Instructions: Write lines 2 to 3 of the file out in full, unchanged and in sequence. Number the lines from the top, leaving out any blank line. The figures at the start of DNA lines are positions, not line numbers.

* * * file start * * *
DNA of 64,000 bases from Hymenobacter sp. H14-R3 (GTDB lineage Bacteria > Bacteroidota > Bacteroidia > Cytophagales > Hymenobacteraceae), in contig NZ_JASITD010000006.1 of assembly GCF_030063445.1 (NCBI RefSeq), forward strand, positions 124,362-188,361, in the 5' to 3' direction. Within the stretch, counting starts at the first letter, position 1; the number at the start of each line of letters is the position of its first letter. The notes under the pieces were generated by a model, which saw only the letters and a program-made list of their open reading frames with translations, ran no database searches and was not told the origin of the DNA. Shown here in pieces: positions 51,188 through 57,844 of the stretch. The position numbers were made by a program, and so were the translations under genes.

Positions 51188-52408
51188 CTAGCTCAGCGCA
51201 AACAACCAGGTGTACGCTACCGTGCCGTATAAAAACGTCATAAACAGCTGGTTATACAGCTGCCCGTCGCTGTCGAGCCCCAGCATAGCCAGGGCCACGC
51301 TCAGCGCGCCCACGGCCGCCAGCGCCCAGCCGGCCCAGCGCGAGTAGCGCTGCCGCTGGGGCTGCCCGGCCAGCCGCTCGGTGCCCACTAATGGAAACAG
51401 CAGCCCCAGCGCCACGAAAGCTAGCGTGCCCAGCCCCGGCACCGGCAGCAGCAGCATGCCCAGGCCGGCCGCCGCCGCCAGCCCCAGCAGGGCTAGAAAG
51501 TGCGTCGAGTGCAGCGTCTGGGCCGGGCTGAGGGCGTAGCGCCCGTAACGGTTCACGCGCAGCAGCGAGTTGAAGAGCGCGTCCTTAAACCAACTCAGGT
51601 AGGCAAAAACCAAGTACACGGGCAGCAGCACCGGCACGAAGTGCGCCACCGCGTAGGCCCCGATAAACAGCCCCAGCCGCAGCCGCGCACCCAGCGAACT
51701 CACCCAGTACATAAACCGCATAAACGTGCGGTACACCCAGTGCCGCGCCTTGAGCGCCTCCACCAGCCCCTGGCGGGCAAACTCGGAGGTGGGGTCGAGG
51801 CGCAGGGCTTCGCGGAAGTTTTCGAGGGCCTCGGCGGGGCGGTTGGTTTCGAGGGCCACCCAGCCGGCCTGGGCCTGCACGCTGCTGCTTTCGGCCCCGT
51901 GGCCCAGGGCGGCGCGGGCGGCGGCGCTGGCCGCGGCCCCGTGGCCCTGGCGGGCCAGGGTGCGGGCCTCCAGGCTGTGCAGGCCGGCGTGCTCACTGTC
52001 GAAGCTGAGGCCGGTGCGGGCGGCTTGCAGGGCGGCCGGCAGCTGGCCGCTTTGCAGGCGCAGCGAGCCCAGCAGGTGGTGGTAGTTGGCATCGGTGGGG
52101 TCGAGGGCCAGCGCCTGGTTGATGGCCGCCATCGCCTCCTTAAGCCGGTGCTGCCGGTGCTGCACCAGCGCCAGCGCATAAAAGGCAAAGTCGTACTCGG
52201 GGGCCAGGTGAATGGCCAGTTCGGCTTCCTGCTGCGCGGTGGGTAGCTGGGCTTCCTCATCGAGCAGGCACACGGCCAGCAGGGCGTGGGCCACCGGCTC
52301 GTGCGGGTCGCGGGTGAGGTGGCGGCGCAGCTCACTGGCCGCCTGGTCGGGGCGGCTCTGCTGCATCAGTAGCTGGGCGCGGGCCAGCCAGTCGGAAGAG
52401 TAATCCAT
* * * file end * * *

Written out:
Positions 51188-52408
51188 CTAGCTCAGCGCA